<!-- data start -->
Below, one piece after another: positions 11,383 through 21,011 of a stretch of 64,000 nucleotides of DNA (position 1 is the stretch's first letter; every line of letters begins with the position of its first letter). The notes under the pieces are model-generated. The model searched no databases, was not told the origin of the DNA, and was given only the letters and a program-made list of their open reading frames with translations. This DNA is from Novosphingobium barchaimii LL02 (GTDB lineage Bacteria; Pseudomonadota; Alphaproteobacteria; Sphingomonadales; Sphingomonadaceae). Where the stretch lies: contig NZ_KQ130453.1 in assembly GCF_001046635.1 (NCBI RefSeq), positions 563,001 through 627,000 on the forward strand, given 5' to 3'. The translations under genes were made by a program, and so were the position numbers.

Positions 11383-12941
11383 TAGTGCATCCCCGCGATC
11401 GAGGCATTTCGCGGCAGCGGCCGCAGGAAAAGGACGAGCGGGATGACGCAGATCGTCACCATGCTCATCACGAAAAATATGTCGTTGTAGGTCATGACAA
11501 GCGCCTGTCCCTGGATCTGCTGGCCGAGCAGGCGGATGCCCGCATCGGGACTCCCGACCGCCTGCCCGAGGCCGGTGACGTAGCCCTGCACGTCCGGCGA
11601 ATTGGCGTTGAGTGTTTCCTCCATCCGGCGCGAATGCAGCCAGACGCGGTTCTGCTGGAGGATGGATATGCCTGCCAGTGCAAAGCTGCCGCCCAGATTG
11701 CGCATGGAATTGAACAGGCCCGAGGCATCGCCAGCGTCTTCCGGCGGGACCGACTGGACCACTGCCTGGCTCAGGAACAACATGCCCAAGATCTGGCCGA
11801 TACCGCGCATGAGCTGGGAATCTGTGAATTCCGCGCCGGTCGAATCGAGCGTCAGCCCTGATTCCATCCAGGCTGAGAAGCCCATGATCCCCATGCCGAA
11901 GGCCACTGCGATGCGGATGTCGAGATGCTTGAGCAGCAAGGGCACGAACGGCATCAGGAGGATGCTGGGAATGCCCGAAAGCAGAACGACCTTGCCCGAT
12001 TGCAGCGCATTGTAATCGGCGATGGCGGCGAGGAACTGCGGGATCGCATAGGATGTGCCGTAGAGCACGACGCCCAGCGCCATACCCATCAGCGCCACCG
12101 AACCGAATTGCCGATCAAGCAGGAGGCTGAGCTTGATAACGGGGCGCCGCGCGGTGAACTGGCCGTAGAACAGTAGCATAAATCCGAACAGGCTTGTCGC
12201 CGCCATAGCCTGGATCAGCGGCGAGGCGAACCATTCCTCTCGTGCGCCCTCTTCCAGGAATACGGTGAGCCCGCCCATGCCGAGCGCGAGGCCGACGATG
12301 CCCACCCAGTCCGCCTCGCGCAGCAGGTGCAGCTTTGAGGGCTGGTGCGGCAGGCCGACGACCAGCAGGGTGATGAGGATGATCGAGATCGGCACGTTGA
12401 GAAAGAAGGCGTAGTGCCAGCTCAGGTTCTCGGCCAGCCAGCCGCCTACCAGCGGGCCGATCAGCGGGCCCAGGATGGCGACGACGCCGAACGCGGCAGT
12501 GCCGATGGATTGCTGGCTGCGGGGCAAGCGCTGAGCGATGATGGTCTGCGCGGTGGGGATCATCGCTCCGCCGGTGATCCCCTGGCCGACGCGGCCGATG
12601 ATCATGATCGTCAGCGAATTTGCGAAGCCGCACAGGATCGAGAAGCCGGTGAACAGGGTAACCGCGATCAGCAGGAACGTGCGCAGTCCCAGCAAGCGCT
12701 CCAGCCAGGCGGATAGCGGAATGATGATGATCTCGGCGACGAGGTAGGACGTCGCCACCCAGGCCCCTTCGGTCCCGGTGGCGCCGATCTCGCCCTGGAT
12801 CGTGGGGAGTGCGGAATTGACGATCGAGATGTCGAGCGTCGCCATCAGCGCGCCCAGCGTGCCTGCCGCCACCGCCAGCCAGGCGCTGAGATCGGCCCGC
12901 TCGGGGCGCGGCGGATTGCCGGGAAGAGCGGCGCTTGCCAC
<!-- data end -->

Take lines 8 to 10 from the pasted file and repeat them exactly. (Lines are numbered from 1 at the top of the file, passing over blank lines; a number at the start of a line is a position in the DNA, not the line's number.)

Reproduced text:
11801 TACCGCGCATGAGCTGGGAATCTGTGAATTCCGCGCCGGTCGAATCGAGCGTCAGCCCTGATTCCATCCAGGCTGAGAAGCCCATGATCCCCATGCCGAA
11901 GGCCACTGCGATGCGGATGTCGAGATGCTTGAGCAGCAAGGGCACGAACGGCATCAGGAGGATGCTGGGAATGCCCGAAAGCAGAACGACCTTGCCCGAT
12001 TGCAGCGCATTGTAATCGGCGATGGCGGCGAGGAACTGCGGGATCGCATAGGATGTGCCGTAGAGCACGACGCCCAGCGCCATACCCATCAGCGCCACCG